While food, clothing and monetary donations are appreciated, Mendonca said it does little to address the root cause of homelessness.
“If it wasn’t for my drug addiction, I would have never been homeless,” he said. “The way (people) are so concerned about helping the homeless get off the streets… no one’s addressing the drug addiction. Most of them are homeless because of the drug addiction, not every single one, but 90 per cent of the people that are homeless weren’t homeless until they started using drugs.”
“The focus has been too much on getting housing for them but nobody is addressing the drug issue.”
While living on the streets, Mendonca said not one person asked what he needed to get better – “people just assumed they knew what I needed.”
“If someone could have given me a bed in detox… I could have gone into detox, got healthy, then into a treatment facility. That’s exactly what I needed,” he said.
Finding a detox bed while living on the street is practically “unachievable,” he added. In addition to limited resources, the supervised detox beds that are available are typically reserved for people that are addicted to opioids or alcohol, he said.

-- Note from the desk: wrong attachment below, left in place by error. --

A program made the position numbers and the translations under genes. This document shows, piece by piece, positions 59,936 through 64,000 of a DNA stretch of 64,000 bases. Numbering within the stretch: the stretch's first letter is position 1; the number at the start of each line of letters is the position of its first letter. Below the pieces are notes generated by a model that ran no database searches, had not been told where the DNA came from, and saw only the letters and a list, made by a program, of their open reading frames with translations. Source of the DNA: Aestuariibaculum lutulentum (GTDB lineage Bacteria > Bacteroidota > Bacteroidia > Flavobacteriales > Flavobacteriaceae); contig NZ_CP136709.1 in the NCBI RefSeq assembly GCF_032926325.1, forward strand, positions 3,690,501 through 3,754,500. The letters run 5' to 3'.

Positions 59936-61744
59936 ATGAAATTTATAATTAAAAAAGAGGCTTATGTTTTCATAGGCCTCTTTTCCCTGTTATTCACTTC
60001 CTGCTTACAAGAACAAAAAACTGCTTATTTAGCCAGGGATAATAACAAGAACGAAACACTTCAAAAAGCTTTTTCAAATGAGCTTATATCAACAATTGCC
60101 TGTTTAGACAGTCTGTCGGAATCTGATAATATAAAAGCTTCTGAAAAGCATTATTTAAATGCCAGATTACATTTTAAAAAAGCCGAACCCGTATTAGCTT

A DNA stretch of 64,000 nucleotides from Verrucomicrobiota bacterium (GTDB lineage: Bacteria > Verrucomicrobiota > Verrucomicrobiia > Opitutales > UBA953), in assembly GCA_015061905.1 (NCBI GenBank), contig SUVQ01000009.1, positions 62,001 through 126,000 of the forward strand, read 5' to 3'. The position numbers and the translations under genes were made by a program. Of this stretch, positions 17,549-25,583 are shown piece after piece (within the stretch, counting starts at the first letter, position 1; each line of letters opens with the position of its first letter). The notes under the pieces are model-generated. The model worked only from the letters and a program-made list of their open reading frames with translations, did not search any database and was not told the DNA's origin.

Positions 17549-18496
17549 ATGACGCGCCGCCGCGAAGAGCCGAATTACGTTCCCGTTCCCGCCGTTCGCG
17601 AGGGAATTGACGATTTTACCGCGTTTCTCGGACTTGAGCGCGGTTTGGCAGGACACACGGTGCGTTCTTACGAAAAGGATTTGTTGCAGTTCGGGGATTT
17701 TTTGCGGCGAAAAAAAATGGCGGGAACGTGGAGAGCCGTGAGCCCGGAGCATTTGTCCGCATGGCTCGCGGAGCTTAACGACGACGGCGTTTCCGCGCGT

The rational for that, he explained, is that people can die if they withdraw from opioids or alcohol. But what’s not considered, he said, is that someone detoxing from meth, for example, can go into a psychosis,
“There’s a lot of uneducated people,” he added.
Mendonca said he once tried to assist a 72-year-old woman who’d been smoking meth for the last 32 years. He attempted to get her a bed at detox, but the request was denied because she wasn’t addicted to opioids or alcohol. The people working at the detox facility, he said, suggested that she “just go to a meeting.”
“That just blew my mind,” he said.
Mendonca was reunited with some unpleasant memories after participating in the Joseph Richard Group Sleep Out fundraiser Nov. 5. More than 100 people slept in a South Surrey parking lot to raise $116,000 for homelessness and addictions.
Mendonca said he had no problem sleeping outside in the cold, knowing full well that it was only for one night.
But the fundraiser did attract the attention of the police, which Mendonca said made him feel uncomfortable.
“Just the way the police came into the underground (parkade), in an unmarked SUV, as slow as possible, drove right up to us and just turned those lights on,” he said. “I instantly thought they were there for me. That was my first reaction.”
Mendonca said someone from the group talked to the police and explained they had permission to be there.
“And usually, that doesn’t happen. If that was a bunch of homeless people down there and they tried to tell police they have permission to be down there, they would have never of had it.
That was the one part of the night that was triggering for me, just the police reaction.”
As for his future, Mendonca said his priority is building a stronger relationship with his family and friends. He indicated that treatment gave him a sense of community.
“I’m going to have my birthday (at Phoenix) in February and people from my last birthday party will be at my next birthday party,” he said.
“I can’t say that’s ever happened before.”